Farzin Mumtahena, Jinat Jahan Khan, Sumiya Tasnim Oyshee, Masafi Mustafa Haider
Most of us are familiar with the term “Keynesian economics” but know very little about the roots of this concept. Keynesian economics gets its name and principles from British economist John Maynard Keynes (1883–1946), who is regarded as the founder of modern macroeconomics.
And none other than his book The General Theory of Employment, Interest, and Money sought to bring about a revolution (commonly referred to as the Keynesian Revolution) and became the cornerstone of Keynesian thought.
When most countries of the world were experiencing the gravest depression of the last two hundred years (1929-36), economists of the time faced a challenge in the problem of increasing unemployment, shrinking national income, falling prices and failing firms.
While conservative economists waited for the free- economic system to correct its ailment itself, Keynes believed otherwise. This led to the publication of his most famous work- The General Theory of Employment, Interest, and Money in February 1936. Written during the height of the depression, the book offered a new explanation of the depression and the unemployment that plagued it.
The General Theory of Employment, Interest, and Money is mainly focused on some factors like unemployment, inflation, the supply of money, a nation's total output and income, etc. There are also some ideas about unemployment equilibrium, liquidity traps, the paradox of thrift and the importance of capital overhang.
The main plank of Keynes’s theory is the assertion that aggregate demand—measured as the sum of consumption, investment, government purchases, and net exports —is the most important driving force in an economy.
Before the publication of this book, labor market rigidity was held responsible for preventing working wages from falling to a point where supply and demand were in equilibrium. But Keynes wrote in his book that unemployment might be caused by dampened demand for goods and services during a recession, thus making state intervention absolutely necessary to encourage booms in the economic cycle.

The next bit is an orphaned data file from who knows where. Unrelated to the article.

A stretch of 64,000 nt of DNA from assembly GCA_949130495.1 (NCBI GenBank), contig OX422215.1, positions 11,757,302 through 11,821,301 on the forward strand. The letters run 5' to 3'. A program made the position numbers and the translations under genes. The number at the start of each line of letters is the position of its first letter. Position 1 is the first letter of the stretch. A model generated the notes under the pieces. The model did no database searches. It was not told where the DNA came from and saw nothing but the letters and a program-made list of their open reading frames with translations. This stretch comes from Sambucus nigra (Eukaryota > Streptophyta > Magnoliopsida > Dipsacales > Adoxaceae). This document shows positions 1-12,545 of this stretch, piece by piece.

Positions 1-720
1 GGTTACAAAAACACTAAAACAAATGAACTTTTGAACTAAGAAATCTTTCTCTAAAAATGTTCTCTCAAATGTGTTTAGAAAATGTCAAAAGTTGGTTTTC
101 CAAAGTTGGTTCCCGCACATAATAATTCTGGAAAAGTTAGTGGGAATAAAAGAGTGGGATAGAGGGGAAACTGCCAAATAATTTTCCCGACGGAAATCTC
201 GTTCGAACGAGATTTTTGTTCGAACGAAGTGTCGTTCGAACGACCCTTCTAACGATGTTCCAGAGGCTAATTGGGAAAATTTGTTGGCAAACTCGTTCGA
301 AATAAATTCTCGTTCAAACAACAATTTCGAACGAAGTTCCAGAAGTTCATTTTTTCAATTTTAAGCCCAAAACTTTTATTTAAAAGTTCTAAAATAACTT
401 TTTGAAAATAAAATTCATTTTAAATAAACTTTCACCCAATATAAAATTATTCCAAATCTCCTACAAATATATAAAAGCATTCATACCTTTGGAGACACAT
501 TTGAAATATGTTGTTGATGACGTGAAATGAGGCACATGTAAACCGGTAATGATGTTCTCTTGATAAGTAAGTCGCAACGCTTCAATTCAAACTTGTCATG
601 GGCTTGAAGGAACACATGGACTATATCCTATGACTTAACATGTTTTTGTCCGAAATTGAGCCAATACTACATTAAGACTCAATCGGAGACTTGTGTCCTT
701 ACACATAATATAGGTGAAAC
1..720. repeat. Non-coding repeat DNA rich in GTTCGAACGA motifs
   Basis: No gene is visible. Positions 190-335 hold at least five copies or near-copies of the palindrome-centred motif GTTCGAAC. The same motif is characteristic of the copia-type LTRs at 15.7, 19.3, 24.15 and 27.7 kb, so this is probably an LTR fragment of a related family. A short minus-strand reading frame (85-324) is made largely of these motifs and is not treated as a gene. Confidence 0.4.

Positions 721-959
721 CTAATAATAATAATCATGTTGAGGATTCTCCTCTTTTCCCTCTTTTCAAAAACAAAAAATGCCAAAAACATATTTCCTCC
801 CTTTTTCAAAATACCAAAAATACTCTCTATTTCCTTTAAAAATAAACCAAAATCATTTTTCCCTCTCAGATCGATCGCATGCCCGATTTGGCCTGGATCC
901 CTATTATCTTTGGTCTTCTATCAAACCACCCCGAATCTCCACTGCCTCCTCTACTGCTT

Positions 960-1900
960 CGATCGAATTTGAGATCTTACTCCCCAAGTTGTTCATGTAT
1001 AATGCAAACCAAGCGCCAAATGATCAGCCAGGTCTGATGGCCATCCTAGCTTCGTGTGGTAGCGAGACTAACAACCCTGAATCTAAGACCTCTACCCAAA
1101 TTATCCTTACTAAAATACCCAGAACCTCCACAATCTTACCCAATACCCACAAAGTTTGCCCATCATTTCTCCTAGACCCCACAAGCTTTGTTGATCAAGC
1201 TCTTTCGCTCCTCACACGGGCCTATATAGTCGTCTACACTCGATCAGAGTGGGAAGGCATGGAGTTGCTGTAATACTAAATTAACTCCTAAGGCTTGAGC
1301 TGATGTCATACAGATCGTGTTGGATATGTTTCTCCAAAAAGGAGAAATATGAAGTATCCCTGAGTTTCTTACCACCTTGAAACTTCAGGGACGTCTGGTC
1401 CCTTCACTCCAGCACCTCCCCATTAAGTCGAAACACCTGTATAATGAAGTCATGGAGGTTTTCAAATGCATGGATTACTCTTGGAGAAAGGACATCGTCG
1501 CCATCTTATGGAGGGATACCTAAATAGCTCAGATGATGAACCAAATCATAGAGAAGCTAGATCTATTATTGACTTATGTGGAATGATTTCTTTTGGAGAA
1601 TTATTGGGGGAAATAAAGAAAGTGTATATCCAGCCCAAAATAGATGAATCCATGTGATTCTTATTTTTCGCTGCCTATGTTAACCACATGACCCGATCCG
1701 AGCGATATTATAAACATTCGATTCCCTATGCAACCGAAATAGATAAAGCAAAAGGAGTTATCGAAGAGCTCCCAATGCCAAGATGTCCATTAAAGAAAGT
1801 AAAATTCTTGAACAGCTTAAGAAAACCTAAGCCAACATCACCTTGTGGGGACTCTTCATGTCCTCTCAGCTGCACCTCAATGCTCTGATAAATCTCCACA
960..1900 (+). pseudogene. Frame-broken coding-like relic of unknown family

Monetarists used to believe that interest rates led to a balance between investment and savings. As a result, there would be an equilibrium in the market for goods and services. But in The General Theory of Employment, Interest, and Money, Keynes contested that interest rate was not the principal function for maintaining the balance of investment and savings, but for the balance of demand and supply of money. He further theorized if the money supply was expanded unemployment problem could be reduced. However, monetarists were against this solution as they thought that it would lead to inflation in the long run.
Influence on Policy-making
This book, and Keynes more generally, was hugely influential on many of the policy decisions in the US and Britain during the first half the 20th century and it continues to be influential today in a variety of forms.
For example, in 1944 the British White Paper on Employment Policy stated that “the government accepts as one of their primary aims and responsibilities the maintenance of a high and stable level of employment after the war.” In the United States, the Employment Act of 1946 stated: “The Congress hereby declares that it is the continuing policy and responsibility of the Federal Government to… promote maximum employment, production, and purchasing power.” Similar programs were adopted in Sweden in 1944 by the Social Democrats, and in Canada and Australia.